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  • Amy Maddison

An organisation that fosters kindness.

Monash Health is one of the major partners supporting the Gathering of Kindness this week. As the largest health service in Victoria, Monash has a vital role to play in incorporating kindness into every level of health care and providing state-wide leadership in this endeavour.

Today we have the pleasure of interviewing Professor Erwin Loh, Chief Medical Officer and Executive Director of Innovation, Patient Safety and Experience at Monash Health.

He tells us how he envisions kindness as integral to provision of outstanding health care and how he would like to see kindness built into the fabric of life at Monash Health. Thankyou Erwin.

Professor Erwin Loh


Professor Erwin Loh is Chief Medical Officer and Executive Director of Innovation, Patient Safety and Experience at Monash Health, Victoria’s largest health service. Besides being a current Board Member of the Hudson Institute of Medical Research, he is also on the Board of the Monash Health Research Precinct and the Australasian College of Legal Medicine (where he is also Vice President). He is adjunct Clinical Professor at Monash University where he teaches clinical leadership and management. He is the Chair of the Victorian State Committee of the Royal Australasian College of Administrators.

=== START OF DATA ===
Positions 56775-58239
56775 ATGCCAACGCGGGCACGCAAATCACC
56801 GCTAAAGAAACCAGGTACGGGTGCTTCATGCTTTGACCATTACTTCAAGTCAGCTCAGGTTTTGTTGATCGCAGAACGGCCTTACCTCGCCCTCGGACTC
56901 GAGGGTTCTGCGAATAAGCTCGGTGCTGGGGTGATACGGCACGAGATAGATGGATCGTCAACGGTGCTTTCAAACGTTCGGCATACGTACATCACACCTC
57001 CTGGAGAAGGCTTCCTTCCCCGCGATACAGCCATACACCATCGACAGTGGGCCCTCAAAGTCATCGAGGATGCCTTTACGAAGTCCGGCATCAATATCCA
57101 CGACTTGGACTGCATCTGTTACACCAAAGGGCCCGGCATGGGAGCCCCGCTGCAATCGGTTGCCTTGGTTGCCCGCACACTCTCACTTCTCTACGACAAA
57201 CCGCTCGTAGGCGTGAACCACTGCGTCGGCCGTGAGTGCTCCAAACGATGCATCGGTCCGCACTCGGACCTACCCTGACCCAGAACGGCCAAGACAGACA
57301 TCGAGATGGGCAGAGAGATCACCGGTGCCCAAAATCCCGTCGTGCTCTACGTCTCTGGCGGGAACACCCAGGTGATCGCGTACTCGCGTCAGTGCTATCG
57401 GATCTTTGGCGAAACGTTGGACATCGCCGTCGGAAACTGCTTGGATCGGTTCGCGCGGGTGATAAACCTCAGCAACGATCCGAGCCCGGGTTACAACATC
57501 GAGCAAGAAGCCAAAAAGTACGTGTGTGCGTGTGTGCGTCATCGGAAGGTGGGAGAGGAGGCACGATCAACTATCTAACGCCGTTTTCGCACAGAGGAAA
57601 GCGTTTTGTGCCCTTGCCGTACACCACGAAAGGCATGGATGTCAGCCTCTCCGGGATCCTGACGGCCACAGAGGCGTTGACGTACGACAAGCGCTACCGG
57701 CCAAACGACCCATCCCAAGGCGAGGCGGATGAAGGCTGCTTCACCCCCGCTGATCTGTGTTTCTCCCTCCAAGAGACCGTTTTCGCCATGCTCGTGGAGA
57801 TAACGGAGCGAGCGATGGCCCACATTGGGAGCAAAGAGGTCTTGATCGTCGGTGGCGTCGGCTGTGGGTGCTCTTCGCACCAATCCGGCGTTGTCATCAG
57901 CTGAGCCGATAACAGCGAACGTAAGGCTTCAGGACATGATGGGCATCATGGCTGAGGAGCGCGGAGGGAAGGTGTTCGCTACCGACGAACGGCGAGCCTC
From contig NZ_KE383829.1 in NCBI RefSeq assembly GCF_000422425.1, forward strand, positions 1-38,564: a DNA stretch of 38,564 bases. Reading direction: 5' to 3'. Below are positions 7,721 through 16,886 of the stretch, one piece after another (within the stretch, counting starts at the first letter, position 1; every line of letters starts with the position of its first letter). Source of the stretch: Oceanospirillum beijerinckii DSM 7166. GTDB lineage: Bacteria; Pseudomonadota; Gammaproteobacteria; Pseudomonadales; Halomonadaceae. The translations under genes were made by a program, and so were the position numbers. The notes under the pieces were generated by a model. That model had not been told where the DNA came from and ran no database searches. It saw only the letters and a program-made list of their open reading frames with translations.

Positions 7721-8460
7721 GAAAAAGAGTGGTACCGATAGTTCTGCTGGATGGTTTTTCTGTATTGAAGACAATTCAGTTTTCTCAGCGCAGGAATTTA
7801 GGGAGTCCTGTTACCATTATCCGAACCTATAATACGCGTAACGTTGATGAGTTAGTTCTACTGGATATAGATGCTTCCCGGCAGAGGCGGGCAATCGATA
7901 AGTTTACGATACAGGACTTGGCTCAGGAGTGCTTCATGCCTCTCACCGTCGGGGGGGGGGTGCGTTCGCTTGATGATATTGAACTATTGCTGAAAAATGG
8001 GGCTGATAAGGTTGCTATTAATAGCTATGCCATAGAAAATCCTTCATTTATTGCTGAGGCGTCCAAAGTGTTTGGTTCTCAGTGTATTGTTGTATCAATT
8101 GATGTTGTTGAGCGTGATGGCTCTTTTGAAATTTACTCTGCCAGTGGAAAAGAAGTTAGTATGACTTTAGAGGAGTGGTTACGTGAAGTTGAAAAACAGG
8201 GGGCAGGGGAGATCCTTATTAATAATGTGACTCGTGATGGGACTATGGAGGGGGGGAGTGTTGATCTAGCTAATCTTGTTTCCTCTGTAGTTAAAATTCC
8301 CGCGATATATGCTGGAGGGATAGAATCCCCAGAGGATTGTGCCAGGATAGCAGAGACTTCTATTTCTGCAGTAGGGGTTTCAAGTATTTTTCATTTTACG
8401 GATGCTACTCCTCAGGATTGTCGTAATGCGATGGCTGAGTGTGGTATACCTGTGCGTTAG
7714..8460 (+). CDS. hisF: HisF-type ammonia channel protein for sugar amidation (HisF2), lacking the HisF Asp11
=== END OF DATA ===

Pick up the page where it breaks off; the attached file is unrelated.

Monash Health is one of the major partners of the Gathering of Kindness week. What was it about this endeavour that appealed to you and why did you think it important to support their work?                 Kindness is key to the provision of healthcare, as it is fundamental to the concept of care and the underlying value of compassion. To be kind is to have empathy for our fellow human beings, share in their suffering and strive to alleviate the suffering to expert, quality care. How do you understand the concept of kindness in health care?                 Kindness towards our patients, their families and our fellow staff, is the core of all that we do in health care. Evidence shows that kindness improves patient outcome, and also creates a culture of positivity that supports our staff and brings joy back to the workplace. What does it mean to you personally and as the leader of a large organisation?                 Kindness is one of my personal core values, and as a leader of a large organisation, I endeavour to live it so that I can role model how it is applied in my words and actions. How do you incorporate something as intangible and subjective as kindness into a vast, busy public hospital system such as Monash Health?                 Kindness may initially appear to be intangible and subjective, but in actual fact, everyone knows what it is when it is seen, heard or felt. Kindness is ensuring that we put others first, so creating systems and processes that put patients at the centre, and our staff at the forefront, ensures that we have an organisation that fosters kindness. Are there practical measures we can take to increase compassion and kindness in professional relationships with each other and with patients?                 Overting the need to be kind and acknowledging and rewarding kind behaviour is the first step. We should also talk about compassion and kindness as values and expectations with each other and with patients, encourage more time to be spent with patients, and create a culture where more care is taken when interacting with people around us. What do you think are the constraints or barriers and what might be the solutions?                 Public healthcare is becoming busier as the population ages and there is more chronic disease, in the context of finite public resources, which sets up an environment that works hard to become efficient at the expense of having a system that takes more time to care for people. Solutions include allowing people time to explore and express their own feelings (for example, through Schwartz rounds), supporting a positive culture, strong leaders that lead by example and training around how to act with kindness with patients while maintaining health clinician-patient boundaries. If the Gathering of Kindness events could catalyse change in some way - what would you wish to be different?                 The gathering of kindness should be a decentralised, groundswell movement of healthcare workers in partnership with patients to bring kindness back to healthcare, that changes the system from the inside out, and bottom up, that changes the world one person and one kind act at a time.

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